With themes of eternity, timelessness, infinity (all those abstracts) the music takes a constant steady and strong tone after the second verse. Kind of like a part of human history that is accepted as fact and heralded as a personification to man's greatness. But then, right around 10:30 (in this particular version), that slow steady beat fades away into obscurity, as history falls into legend, then myth, and is at last forgotten in some deep chasm beneath the ocean - screaming out occasionally, yet completely unheard. Until eons have passed, and everything about the former song is lost to memory until 6:45 on the second clip, when perhaps by chance or providence - something is being excavated, invigorated, brought into the light. Until finally, suddenly and almost violently, it breaks forth from an unseen darkness and blinds the world with it glory. And that, which no one believed existed only moments before, is staring them right in the face - apocalyptic and indisputable.
It's powerful moment of return, the third verse, feels all too short but all the same - familiar and warm. Then, it too fades away, remembered by a new generation, waiting in its own time to come back to life at some future point in time and space.

This may be the 3:13 A.M. in me talking, I realize that. But I think it's one of the most reflective and satisfying songs composed. Ever.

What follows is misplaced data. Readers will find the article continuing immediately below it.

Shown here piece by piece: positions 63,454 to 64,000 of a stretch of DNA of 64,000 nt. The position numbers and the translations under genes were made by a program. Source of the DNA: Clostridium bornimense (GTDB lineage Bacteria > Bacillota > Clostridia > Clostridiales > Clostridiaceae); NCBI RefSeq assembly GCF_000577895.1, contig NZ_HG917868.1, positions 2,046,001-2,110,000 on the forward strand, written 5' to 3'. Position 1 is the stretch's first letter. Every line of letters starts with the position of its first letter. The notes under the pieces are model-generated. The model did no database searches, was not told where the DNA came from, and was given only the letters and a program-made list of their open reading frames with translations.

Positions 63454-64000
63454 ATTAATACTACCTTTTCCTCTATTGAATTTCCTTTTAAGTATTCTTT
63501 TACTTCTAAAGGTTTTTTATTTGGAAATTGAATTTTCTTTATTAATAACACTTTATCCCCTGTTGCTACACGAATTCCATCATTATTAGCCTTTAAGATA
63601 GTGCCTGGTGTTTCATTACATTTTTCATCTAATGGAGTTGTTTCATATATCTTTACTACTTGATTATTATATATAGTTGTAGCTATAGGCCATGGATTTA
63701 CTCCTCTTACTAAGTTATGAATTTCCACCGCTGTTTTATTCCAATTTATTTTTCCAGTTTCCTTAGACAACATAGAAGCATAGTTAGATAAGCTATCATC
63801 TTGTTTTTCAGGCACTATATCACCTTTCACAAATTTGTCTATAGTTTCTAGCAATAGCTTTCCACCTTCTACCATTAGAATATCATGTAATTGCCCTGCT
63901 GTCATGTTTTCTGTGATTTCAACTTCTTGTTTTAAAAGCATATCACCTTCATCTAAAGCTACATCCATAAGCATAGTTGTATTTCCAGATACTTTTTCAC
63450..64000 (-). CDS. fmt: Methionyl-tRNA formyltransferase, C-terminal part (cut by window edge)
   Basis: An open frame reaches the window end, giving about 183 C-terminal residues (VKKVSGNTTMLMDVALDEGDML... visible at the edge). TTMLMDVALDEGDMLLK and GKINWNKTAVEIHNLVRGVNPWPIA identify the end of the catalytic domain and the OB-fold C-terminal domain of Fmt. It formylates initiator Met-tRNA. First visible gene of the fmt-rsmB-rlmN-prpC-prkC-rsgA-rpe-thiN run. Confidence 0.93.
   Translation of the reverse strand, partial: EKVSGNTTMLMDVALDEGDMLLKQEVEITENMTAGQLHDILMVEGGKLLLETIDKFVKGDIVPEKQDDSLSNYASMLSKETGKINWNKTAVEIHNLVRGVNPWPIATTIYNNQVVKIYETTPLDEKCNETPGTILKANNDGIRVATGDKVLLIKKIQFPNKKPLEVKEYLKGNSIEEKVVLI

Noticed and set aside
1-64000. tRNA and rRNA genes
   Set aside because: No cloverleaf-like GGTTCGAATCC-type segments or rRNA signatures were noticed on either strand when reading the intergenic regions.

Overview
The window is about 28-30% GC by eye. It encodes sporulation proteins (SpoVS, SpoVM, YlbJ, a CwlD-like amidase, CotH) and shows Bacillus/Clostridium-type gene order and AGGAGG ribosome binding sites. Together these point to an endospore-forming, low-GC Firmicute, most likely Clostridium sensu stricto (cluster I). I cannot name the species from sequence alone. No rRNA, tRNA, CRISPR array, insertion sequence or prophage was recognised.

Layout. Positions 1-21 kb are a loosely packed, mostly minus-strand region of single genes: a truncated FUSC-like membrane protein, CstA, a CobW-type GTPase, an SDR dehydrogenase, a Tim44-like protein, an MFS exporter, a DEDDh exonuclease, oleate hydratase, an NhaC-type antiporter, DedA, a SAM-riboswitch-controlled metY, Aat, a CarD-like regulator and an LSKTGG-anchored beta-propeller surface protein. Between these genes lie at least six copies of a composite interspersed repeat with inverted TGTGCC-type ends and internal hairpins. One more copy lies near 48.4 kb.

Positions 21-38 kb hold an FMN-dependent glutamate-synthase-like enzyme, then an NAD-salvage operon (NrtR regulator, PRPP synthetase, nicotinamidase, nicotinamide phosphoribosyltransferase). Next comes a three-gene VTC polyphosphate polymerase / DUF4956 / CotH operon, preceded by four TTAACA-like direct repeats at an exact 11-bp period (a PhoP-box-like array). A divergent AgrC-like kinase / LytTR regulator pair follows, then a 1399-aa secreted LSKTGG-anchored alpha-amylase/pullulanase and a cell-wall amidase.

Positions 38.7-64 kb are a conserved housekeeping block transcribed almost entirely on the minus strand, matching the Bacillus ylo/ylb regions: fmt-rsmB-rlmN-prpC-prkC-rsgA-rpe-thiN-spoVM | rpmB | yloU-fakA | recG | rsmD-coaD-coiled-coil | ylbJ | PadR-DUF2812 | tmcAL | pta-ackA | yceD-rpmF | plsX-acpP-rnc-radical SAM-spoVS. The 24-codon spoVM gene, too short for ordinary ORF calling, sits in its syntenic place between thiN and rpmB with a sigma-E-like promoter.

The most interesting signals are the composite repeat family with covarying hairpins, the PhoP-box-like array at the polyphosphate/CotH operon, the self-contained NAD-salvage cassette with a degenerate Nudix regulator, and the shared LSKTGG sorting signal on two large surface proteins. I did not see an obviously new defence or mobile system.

Overhead the albatross hangs motionless upon the air
And deep beneath the rolling waves
In labyrinths of coral caves
The echo of a distant time
Comes willowing across the sand
And everything is green and submarine.

And no-one called us to the land
And no-one knows the wheres or whys
But something stirs and something tries
And starts to climb towards the light

Strangers passing in the street
By chance two separate glances meet
And I am you and what I see is me
And do I take you by the hand
And lead you through the land
And help me understand the best I can

And no-one calls us to move on
And no-one forces down our eyes
And any-one speaks and no-one tries
And no-one flies around the sun

Cloudless everyday you fall upon my waking eyes
inviting and inciting me to rise
And through the window in the wall
Come streaming in on sunlight wings
A million bright ambassadors of morning

And no-one sings me lullabies
And no-one makes me close my eyes
And so I throw the windows wide
And call to you across the sky

Tuesday, April 8, 2008

Tuesday, April 1, 2008

Chicken Coop Fairy Tales (FW)

I've been charged to list 10 random things about myself and it may come across as no surprise that I've procrastinated the effort. However, now being 25 minutes to deadline and with nothing else for a topic to write about I surrender the following.

Randoms of Mr. Random, himself

1. I have a special affinity for squirrels, inasmuch that if I'm ever allowed to make a world, my first course of action will be to remove all disgusting vile arachnid creatures from the program and replace them with miniature squirrels that climb on your shoulder and give advice when they're not killing insects.